Kenya's peaceful presidential election has been disrupted briefly when riot police responded to scuffles at the national tallying centre amid tensions over the close results.
An agent for longtime opposition leader and candidate Raila Odinga announced from the lectern on Saturday that the tallying centre was the "scene of a crime" before calm was restored.
The agent, Saitabao Ole Kanchory, offered no evidence in the latest example of the unverified claims that both top campaigns have made as Kenya waits for official results.
The electoral commission has seven days from Tuesday's election to announce results.
Chair Wafula Chebukati on Saturday again said the process was too slow, and the commission told non-essential people watching at the center to leave.
Police remained at the centre on Sunday morning.
The race remains close between Odinga and Deputy President William Ruto as the electoral commission in Nairobi physically verifies more than 46,000 results forms electronically transmitted from around the country.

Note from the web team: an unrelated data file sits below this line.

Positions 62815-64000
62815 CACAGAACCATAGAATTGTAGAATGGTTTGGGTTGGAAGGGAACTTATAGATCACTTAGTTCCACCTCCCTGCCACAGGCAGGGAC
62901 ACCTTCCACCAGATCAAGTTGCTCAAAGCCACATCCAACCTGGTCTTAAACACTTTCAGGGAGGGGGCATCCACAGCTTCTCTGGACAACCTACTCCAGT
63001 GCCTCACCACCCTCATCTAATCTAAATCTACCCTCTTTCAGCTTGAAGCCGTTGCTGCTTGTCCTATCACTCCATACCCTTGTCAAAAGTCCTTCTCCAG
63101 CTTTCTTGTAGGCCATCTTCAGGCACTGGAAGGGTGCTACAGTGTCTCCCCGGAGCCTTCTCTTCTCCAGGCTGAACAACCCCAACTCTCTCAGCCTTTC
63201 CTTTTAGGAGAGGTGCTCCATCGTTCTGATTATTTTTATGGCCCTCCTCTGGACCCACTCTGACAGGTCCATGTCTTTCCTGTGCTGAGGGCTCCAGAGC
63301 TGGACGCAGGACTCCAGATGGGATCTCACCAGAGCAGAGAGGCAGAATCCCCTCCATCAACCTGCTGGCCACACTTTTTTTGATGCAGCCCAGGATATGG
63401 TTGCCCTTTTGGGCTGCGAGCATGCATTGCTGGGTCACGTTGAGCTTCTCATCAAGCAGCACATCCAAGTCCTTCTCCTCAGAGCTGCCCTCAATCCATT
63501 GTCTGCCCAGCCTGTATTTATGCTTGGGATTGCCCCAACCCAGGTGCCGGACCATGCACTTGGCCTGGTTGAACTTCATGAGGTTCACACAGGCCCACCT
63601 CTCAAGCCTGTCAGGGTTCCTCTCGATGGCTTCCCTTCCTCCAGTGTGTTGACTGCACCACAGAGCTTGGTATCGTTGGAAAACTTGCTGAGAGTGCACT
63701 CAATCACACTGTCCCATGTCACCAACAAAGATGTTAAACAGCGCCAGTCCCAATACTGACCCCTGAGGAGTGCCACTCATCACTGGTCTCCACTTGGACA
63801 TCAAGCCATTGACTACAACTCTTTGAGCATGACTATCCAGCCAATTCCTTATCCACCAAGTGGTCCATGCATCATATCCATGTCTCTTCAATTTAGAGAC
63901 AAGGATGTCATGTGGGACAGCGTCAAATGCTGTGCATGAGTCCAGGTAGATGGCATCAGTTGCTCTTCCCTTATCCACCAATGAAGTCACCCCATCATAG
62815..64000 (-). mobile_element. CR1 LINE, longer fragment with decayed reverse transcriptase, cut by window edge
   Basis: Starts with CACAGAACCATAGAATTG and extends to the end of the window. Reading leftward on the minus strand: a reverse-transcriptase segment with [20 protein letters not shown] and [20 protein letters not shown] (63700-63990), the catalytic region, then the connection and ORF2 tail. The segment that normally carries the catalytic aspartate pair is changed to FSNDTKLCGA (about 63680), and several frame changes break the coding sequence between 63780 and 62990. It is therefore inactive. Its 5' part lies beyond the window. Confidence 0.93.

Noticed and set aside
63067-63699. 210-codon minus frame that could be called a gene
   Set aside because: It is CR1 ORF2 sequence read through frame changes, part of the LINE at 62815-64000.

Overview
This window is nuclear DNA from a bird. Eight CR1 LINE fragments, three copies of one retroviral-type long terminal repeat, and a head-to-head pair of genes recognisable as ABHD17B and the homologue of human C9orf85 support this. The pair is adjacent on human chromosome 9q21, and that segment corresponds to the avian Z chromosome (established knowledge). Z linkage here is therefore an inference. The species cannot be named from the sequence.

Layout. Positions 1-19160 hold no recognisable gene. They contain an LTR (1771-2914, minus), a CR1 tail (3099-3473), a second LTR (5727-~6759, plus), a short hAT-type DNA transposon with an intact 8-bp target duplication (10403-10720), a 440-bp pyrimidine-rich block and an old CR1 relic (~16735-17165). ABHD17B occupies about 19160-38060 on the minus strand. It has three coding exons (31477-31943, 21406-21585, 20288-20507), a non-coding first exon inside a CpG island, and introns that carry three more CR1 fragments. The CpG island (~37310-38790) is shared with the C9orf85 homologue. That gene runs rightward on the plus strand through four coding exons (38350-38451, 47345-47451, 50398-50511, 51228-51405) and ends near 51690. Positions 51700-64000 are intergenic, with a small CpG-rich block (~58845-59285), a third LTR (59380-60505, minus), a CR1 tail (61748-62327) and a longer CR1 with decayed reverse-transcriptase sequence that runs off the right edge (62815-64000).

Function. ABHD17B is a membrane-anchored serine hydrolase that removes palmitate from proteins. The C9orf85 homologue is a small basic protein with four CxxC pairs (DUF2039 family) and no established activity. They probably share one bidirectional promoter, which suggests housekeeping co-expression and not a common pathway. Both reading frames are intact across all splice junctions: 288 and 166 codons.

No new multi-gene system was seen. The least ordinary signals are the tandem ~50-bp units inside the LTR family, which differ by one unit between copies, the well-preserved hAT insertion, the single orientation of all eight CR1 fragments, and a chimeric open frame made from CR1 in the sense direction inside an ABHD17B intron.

Turnout dipped sharply in this election, to 65 per cent, as some Kenyans expressed weariness with seeing long-familiar political leaders on the ballot and frustration with economic issues including widespread corruption and rising prices.
Outgoing President Uhuru Kenyatta crossed the ethnic lines that have long marked politics by backing Odinga. The president fell out with his deputy Ruto years ago.
Past elections have been marked by political violence, but civil society observers, police, religious leaders and others have said this one has been peaceful.
US Secretary of State Antony Blinken in a call with Kenyan President Uhuru Kenyatta on Saturday "encouraged continued peace and patience as the vote tallying from Kenya's August 9 election proceeds", spokesman Ned Price said.
Australian Associated Press
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